Are creatives nice people to do business with?
I remember, when I was a child, being given a hard time for using the
word ‘nice’. The word ‘nice’ was apparently sloppy and imprecise - an
exhausted word that had been beaten senseless by years of careless
After ten years in advertising, I have similar feelings about the use of
the word ‘creative’. Agencies that are creative (adjective), employ
creatives (proper noun) to create (verb) creativity (noun), which is
then rated as being more or less creative. For a humble adjective, the
word ‘creative’ certainly gets around.
Speaking at a recent radio conference, I accidentally let the ‘c’ word
slip out and cringed as I heard a titter run round the room. People
outside advertising don’t see themselves as creatives. Instead, they are
writers and producers with ‘skills’ and ‘talents’.
Creativity doesn’t work like that. It is far more mysterious and, as
such, can only be truly understood by advertising people. Surely,
creativity’s finest hour will come when the radio industry sets up an
awards scheme that is ‘by creatives, for creatives’. It would be
official recognition that no-one else is sufficiently creative to judge
That this conceit is ultimately damaging has been demonstrated by recent
events. Most radio ads are cringingly amateurish. But is this
surprising? For years, advertising has been dominated by the visual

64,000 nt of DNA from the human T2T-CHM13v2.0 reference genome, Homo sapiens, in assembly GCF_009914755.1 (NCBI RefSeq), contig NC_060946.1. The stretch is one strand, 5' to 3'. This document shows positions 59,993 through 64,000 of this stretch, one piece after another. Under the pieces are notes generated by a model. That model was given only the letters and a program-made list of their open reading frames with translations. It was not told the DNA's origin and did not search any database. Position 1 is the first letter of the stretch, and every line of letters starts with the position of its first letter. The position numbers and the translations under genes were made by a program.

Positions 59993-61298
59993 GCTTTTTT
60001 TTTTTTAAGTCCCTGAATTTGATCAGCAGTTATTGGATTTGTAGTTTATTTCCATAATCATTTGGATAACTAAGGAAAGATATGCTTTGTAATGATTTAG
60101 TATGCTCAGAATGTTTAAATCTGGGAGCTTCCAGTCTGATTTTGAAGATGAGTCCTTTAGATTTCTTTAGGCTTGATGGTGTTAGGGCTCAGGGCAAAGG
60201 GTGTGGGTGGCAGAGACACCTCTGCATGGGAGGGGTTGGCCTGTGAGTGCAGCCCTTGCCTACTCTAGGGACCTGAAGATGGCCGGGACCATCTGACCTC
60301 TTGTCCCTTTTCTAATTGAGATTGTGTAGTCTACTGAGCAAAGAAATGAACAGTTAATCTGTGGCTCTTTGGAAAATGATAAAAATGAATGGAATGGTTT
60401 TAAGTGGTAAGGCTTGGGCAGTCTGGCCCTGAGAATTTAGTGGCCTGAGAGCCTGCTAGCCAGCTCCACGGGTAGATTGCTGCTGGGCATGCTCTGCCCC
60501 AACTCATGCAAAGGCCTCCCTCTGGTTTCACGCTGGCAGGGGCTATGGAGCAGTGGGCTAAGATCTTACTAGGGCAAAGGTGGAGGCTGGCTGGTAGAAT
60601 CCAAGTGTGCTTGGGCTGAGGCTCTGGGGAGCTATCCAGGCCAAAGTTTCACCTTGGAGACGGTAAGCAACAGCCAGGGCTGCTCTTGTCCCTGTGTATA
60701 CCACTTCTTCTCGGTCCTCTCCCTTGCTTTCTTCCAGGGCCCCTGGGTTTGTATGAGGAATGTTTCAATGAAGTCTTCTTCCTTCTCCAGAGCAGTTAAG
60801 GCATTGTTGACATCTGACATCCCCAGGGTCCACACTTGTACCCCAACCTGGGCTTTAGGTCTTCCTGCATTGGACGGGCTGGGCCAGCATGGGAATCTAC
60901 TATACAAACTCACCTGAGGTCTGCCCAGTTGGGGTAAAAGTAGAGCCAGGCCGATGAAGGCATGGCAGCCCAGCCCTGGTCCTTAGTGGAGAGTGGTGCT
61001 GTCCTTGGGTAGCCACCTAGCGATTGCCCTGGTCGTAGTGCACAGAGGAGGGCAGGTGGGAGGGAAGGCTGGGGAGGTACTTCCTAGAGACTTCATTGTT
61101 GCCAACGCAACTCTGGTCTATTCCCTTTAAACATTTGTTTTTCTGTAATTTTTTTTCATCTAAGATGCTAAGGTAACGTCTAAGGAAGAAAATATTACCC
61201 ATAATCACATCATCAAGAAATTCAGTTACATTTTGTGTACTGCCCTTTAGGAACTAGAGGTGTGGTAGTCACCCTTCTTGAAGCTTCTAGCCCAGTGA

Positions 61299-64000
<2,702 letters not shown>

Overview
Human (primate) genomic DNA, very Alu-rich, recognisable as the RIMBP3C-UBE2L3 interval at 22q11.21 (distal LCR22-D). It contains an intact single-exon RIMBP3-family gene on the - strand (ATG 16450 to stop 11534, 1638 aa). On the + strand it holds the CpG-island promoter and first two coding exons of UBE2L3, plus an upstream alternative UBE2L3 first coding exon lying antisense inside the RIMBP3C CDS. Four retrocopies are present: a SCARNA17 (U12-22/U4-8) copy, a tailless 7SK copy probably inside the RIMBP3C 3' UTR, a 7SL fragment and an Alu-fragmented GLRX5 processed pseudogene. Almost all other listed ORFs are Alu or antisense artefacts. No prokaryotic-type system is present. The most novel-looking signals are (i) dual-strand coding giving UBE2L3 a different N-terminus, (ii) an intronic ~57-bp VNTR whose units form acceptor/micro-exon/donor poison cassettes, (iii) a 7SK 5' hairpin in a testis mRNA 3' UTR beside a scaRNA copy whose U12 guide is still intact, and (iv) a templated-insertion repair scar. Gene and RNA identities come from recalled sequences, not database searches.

media, and agencies have been staffed accordingly. What has been
surprising is radio’s response to the skills shortage. Anywhere else,
you could have expected a rush of training courses and pages of job ads.
But in advertising you don’t need training, you’re creative and all you
need is the will to make it happen.
So radio offers awards and begs agencies to ‘take it seriously’. The
Radio Advertising Bureau has enticed Tony Kaye into radio production,
which will, presumably, make creatives feel sexy about radio. But will
it make them any good? To talk up advertising as being arty and obscure
inevitably frustrates copywriters and alienates clients. Advertising may
occasionally throw up artists like Kaye, but that doesn’t mean it is
We are in the business to sell a product and that product should be sold
using skills, not magic tricks.
I’d like to see some serious money being put behind training. Awards may
be fun, but sitting in a studio hearing a good script come to life - now
that’s really nice.